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BBC Science's Helen Sewell
The ship is carrying two tonnes of fuel
 real 28k

Tuesday, 1 February, 2000, 10:08 GMT
Supply ship heads to Mir

Mir is leaking air Mir is leaking air


The Russians successfully launched a Progress supply ship on Tuesday - the first step to getting the Mir space station up and running again.

The unmanned supply ship was sent into orbit on a Soyuz booster rocket from the Baikonur cosmodrome in Kazakhstan. It is now on an automatic path to Mir.

The two craft should link up at 0759 GMT on Thursday, 3 February.

The supply ship is carrying oxygen to be used during the forthcoming visit by a Russian crew.

Mir has been unmanned for six months during which its future has been very uncertain. If Mir can be revived, and that depends upon new sources of private Western funding, then we could be about to witness a turning point in the Russian manned space effort.

US concerns

However, Nasa will be watching Mir's next few weeks with increasing uncertainty about Russia's commitment to the International Space Station (ISS) for which it is obliged by treaty to provide critical components.

Last week, controllers at Mir's Mission Control Centre near Moscow activated Mir's control computers and gyroscopes. The station's slow spin was halted and it was positioned so that its solar panels pointed towards the Sun.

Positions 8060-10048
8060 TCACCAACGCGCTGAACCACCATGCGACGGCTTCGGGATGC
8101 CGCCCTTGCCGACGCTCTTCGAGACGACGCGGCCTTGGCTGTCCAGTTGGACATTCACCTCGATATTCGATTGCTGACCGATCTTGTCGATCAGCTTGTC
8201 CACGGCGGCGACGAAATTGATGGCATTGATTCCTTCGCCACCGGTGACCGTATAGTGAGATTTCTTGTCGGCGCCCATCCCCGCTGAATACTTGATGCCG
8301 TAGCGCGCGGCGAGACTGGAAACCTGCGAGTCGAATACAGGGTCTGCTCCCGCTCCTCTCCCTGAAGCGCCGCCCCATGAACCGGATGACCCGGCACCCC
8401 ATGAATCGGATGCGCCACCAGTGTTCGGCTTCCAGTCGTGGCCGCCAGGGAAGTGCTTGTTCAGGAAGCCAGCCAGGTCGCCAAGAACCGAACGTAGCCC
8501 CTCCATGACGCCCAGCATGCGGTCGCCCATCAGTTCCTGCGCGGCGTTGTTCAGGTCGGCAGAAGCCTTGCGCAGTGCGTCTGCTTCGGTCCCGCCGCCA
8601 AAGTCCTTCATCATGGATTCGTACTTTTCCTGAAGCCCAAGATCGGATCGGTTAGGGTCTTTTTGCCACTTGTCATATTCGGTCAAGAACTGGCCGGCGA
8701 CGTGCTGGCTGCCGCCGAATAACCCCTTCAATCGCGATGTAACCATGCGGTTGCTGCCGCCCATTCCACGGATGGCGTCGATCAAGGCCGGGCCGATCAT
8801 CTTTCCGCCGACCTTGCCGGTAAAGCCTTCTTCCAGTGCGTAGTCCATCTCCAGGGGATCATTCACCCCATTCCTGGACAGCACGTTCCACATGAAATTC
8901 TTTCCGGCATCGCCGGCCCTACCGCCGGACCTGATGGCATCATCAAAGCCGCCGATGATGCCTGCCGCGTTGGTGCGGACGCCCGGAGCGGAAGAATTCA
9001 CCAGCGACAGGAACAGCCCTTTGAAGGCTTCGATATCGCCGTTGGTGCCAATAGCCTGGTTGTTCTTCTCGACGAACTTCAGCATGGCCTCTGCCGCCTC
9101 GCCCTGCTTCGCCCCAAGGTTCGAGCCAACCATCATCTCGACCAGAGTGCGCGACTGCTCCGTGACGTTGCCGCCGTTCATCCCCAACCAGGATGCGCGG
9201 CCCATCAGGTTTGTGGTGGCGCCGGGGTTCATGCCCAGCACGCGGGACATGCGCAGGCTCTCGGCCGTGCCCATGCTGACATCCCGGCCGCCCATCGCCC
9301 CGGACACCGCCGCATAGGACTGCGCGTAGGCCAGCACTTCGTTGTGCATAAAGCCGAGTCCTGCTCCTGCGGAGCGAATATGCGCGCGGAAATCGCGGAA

Mir was also boosted into a higher orbit.

The current plan is that on 1 March two cosmonauts will blast off in the Soyuz TM-30 spacecraft to re-inhabit the space station. Officials say that their mission will last "at least 45 days".

The crew will attempt to find a small but troublesome leak. Before the last crew left last year, they pumped the station up to 10% above normal air pressure. Since then it has slowly declined to about 70% of normal pressure. Air is now seeping out of the station at a rate of about 1% per week.

More oxygen

The Progress supply ship has enough air to bring Mir back to normal, and compensate for the leak for four months. During that time, the crew will use a new set of tools to locate the leak and hopefully seal it.

There is a spare seat in the three-man Soyuz spacecraft that takes the cosmonauts into space - cosmonauts Zalyotin and Kaleri will occupy only two.

The Russians have tried to interest the European Space Agency in sending up a European astronaut, but they asked for too much money.

Another possible passenger is a cosmonaut "actor" Vladimir Steklov. He is involved in a movie project by Russian director Yuri Kara. He would play the role of a lone cosmonaut who refuses to return to Earth. But Kara is reportedly still seeking sponsors.

The Russian government must find more money to keep Mir in space beyond August. At one time they said it took $250 million a year to keep Mir functioning but they recently reduced this to $50 million. This is a much more realistic budget and well within the range of private funding.

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See also:
20 Jan 00 |  Sci/Tech
Mir stays in space - official
14 Jan 00 |  Sci/Tech
Mir may become space hotel
13 Jan 00 |  Sci/Tech
New crew to visit Mir
11 Jan 00 |  Sci/Tech
New delay for space station
27 May 99 |  Sci/Tech
No Mir flight for British businessman
16 Sep 99 |  Sci/Tech
Mir: The end

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